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2018 marks the fifth anniversary of the first grouping of the W20, which brings together women from business, international organizations, civil society, think-tanks and academia from G20 member states. The W20 was established under the aegis of the G20 with the purpose of making international economic governance – the domain of the G20 – more gender-responsive, in recognition of the need to correct the stark gender inequalities in the economy, in the labour market, in the distribution of resources – including education – and in many legal arrangements. These inequalities infringe on basic human rights, and hinder economic activity and productivity growth by preventing many women from fully participating in the formal economy – and in the case of the informal economy by not adequately counting their contribution. By choosing for the first time to focus on these crucial gender-equality issues at the strategic level, the G20 leaders implicitly agreed to make this premier economic forum accountable for taking women seriously and improving their lives.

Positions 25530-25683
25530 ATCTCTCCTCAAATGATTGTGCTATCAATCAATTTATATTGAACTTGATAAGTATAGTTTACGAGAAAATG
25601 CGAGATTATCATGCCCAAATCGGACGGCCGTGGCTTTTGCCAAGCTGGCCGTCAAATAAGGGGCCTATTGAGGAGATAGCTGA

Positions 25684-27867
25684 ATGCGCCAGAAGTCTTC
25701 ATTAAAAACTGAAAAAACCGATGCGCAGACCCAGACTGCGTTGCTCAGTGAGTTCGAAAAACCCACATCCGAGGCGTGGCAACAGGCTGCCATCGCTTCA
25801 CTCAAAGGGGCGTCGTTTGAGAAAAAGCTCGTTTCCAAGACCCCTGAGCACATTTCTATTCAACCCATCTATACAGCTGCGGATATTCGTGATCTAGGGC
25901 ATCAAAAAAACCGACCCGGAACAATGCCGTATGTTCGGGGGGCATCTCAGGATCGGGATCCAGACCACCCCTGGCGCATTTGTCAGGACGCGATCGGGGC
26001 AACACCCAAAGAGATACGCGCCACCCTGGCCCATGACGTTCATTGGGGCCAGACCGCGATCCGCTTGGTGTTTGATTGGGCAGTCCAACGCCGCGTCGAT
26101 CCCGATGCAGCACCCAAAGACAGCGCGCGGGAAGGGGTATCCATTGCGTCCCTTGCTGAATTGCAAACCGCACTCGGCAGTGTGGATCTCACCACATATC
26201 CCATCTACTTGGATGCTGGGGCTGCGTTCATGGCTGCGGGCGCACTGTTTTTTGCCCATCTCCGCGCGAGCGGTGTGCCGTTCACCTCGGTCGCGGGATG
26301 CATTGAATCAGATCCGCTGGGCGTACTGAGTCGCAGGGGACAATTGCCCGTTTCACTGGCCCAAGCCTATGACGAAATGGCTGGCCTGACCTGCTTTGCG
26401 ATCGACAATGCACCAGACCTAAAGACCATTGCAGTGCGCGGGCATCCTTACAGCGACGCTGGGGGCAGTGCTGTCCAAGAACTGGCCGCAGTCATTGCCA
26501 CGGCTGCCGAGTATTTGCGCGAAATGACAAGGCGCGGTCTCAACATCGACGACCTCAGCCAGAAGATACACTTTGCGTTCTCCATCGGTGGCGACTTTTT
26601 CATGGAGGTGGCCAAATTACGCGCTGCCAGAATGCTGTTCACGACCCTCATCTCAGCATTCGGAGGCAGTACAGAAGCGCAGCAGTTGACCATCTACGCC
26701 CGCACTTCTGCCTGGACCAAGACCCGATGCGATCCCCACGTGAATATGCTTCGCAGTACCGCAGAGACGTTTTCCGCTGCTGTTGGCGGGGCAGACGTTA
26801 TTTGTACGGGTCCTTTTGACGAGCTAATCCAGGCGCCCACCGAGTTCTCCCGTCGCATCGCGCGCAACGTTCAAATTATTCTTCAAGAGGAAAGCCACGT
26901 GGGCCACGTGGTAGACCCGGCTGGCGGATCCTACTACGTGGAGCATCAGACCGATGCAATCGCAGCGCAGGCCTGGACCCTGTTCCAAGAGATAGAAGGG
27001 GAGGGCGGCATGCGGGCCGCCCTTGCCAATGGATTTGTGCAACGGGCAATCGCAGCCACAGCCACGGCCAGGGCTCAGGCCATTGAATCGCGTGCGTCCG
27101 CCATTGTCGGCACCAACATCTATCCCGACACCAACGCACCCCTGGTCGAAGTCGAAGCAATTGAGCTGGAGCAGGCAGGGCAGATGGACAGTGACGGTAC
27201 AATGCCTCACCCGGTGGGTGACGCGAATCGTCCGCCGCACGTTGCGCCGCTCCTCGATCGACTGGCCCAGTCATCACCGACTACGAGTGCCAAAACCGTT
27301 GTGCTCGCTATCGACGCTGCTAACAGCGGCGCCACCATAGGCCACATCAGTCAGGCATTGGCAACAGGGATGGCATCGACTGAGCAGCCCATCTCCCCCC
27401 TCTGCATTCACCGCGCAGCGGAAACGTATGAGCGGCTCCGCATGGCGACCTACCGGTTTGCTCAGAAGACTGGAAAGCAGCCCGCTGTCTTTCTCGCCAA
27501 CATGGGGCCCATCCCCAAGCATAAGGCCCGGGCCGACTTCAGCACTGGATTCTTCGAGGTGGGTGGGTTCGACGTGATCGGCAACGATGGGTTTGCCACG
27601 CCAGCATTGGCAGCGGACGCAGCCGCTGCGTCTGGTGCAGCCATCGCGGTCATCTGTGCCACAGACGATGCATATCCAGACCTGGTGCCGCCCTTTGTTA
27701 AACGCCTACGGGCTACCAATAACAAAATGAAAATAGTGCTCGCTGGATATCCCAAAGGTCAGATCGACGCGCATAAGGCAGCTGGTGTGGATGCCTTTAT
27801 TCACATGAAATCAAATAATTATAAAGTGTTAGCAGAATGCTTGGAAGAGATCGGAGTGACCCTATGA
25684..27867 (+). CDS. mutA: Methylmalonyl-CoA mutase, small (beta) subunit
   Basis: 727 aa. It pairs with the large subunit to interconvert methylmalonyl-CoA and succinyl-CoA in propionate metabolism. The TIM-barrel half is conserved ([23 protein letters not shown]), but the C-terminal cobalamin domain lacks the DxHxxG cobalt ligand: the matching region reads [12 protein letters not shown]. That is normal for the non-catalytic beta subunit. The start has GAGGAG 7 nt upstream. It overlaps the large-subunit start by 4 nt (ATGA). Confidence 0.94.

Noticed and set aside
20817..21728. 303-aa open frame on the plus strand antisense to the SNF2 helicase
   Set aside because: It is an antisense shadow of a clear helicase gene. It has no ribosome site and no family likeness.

This paper takes stock of the critical steps in the development of the W20 over the past five years. It focuses on both the positive and the less successful outcomes brought forward by the W20, assessing whether and how the commitments made by the G20 on gender equality and gender-inclusive economic growth have been turned into policy goals and policy measures. The paper starts by considering the background, rationale and foundations of the W20, and identifying the areas of economic governance where it has so far contributed the most and the areas where more action is needed. It then discusses the engagement group’s structure and organization, arguing that its establishment has helped define new frontiers for economic governance and shift the traditional approach from gender-neutral – or gender-blind – to gender-responsive. Next, it outlines the steps necessary in order to strengthen the role of the W20 as a credible player and to shift global economic governance while contributing to good gender-responsive domestic policies. In conclusion, the paper reflects on the W20’s impact on the dynamics within the G20, in helping to ensure that international policy cooperation and peer pressure should help narrow the gender gap and remove inequality.

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